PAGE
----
Just My Opinion – It Takes a Village to Raise a Village

Please forgive my paraphrasing of the very old and accurate African proverb, “It takes a village to raise a child”, but I firmly believe accepting this philosophy is essential for the people living in Small Town America.  Every smaller municipality in this country is made up of dynamic units that must effectively work together on some level to function for the benefit of its citizens.  These units include the local government, school districts, businesses and the citizens, especially voters, themselves.  Each unit or entity has a responsibility to effectively interact, in varying degrees, with the other three and work best when they are independently flexible and adaptable. 

In smaller communities, such as we have in Fulton County, this interaction is critical to the success and prosperity of the village or town.  These relationships cannot be dismissed, ignored or neglected without causing harm to each other and the community as a whole.  Actions by one will almost always affect the others in one way or another.  If those actions are internally and rigidly narrow in focus, the affect can be counter-productive. 

Many towns are fortunate to have peripheral organizations such as churches and community service groups that are typically made up of a cross section of the four main entities and can sometimes serve as an unofficial liaison for each other but their scope and effectiveness in those settings is limited.

Our hope, as members of the community, is that when an individual decides to run for public office or the local school board, they are motivated by wanting to work for what is best for the citizenry and improve our standing.  And, that their judgement is not directed or clouded by self-serving interests or personality conflicts or resistance to change and their decision-making process includes the consideration of the overall impact on the community.  Those sitting in seats of authority and power should be principled and guided by a moral imperative to do what is right for its citizens and not just what they are obligated to do.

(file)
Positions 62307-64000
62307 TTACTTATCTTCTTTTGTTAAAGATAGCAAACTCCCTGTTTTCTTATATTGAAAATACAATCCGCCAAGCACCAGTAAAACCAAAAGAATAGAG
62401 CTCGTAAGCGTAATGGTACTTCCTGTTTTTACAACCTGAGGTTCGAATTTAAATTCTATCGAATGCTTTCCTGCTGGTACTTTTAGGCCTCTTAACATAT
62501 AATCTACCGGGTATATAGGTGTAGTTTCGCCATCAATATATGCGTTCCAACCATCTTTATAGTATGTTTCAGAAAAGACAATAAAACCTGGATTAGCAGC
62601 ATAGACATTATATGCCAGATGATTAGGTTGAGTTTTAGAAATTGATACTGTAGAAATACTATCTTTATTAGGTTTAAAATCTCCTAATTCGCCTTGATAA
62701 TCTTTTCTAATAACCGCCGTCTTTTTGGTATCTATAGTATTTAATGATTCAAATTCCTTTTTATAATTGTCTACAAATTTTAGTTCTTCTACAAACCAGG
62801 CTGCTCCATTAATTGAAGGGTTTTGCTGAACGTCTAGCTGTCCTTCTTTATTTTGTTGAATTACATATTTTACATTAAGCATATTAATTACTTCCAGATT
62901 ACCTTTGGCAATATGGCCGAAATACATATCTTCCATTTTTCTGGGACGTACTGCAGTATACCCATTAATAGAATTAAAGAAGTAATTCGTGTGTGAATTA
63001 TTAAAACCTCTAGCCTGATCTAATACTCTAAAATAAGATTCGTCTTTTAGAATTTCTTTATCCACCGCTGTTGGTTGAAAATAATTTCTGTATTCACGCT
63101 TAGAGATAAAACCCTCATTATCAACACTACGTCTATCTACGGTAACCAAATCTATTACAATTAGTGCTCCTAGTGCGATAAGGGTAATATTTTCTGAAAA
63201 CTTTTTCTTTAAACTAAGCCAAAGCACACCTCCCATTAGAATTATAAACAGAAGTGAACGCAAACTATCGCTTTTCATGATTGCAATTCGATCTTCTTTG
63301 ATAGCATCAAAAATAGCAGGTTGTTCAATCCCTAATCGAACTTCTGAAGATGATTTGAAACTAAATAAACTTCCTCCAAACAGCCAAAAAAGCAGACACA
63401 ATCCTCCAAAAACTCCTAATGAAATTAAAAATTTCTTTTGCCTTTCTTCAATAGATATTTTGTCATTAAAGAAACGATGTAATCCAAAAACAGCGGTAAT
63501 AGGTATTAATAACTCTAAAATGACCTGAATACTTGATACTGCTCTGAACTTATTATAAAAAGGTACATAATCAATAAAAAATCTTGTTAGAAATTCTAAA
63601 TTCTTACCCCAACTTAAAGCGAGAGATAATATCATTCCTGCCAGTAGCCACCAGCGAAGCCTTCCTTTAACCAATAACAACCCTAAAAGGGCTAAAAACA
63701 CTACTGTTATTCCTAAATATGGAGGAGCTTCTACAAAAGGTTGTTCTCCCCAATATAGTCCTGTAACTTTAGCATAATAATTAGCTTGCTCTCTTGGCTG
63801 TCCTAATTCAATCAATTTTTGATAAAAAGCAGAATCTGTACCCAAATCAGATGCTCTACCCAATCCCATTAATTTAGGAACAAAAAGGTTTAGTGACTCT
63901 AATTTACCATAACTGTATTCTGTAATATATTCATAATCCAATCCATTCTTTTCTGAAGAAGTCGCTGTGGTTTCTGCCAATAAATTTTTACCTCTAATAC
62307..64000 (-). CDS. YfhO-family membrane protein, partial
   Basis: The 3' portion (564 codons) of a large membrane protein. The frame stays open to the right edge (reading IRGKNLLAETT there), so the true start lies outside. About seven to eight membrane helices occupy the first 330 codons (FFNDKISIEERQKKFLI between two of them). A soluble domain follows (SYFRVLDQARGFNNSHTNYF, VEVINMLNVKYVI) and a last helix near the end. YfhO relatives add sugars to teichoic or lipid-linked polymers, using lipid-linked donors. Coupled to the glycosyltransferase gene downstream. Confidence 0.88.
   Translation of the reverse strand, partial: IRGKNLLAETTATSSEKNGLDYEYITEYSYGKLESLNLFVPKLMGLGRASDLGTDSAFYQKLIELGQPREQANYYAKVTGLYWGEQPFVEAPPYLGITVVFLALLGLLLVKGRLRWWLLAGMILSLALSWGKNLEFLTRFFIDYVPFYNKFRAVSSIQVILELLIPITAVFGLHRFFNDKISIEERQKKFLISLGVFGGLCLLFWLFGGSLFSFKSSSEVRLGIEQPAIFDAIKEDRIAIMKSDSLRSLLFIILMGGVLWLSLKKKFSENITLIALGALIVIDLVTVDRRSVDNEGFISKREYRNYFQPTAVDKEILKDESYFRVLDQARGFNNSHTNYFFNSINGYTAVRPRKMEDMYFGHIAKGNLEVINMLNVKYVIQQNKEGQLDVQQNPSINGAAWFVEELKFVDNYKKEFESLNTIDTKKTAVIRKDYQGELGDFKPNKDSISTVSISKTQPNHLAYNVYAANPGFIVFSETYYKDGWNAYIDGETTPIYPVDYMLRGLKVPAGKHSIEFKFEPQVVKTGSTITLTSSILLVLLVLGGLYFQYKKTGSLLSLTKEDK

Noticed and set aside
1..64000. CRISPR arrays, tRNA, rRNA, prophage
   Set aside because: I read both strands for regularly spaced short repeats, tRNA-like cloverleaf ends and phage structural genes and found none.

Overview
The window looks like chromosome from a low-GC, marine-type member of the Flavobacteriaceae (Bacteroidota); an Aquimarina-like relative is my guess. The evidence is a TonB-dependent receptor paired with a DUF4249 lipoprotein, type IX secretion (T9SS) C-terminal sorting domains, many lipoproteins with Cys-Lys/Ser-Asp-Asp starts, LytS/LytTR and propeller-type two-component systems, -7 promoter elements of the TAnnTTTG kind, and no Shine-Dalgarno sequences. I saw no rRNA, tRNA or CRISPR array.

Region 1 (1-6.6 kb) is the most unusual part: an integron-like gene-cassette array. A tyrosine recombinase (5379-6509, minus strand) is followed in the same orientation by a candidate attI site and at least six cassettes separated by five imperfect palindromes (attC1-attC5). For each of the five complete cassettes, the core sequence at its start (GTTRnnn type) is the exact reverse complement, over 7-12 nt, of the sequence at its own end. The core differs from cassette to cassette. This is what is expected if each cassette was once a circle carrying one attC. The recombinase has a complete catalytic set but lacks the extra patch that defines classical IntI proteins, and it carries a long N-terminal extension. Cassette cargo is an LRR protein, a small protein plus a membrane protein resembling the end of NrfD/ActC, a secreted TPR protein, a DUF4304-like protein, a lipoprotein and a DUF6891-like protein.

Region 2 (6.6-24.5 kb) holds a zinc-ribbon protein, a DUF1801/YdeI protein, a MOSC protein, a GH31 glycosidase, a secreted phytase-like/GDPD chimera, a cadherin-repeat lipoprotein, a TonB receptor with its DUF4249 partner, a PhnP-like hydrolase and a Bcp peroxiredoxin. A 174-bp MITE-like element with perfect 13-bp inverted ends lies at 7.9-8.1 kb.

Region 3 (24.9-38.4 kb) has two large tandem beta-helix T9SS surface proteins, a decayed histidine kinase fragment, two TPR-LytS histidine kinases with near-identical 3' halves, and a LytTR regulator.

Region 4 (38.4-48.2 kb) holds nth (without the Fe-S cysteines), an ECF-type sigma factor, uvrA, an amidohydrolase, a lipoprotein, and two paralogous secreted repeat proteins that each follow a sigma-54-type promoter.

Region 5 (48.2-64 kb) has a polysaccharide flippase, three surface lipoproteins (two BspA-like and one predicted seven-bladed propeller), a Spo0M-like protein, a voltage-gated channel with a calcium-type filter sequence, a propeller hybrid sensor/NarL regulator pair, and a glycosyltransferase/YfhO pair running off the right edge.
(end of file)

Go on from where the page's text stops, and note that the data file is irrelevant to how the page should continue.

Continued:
Vetting candidates or encouraging people with the “right stuff” to get involved in public service is a responsibility the citizens need to take very seriously.  We also hope, that tax levies are only placed on the ballot as a last resort and, as tax-paying voters, we give them full consideration and not reject them out of hand.  As consumers, we can shop locally to support our businesses and, in turn, local employment as well as providing tax revenue for schools and village services.

As important as it is, having a voice in the way your town is governed and the kind of town you live in does not begin and end at the ballot box.  In fact, many people’s lives are affected by the actions and legislation of the governing bodies without having a vote or, in effect, without being represented.  With or without a vote, people can be involved in campaigns, initiatives, improvement projects and movements at any time and enact the change they want.

Let me be up front.  The power truly does lie with the people but the effective level of that power is a direct function of the effort the people put into making that happen. It does take work.  It takes a village.

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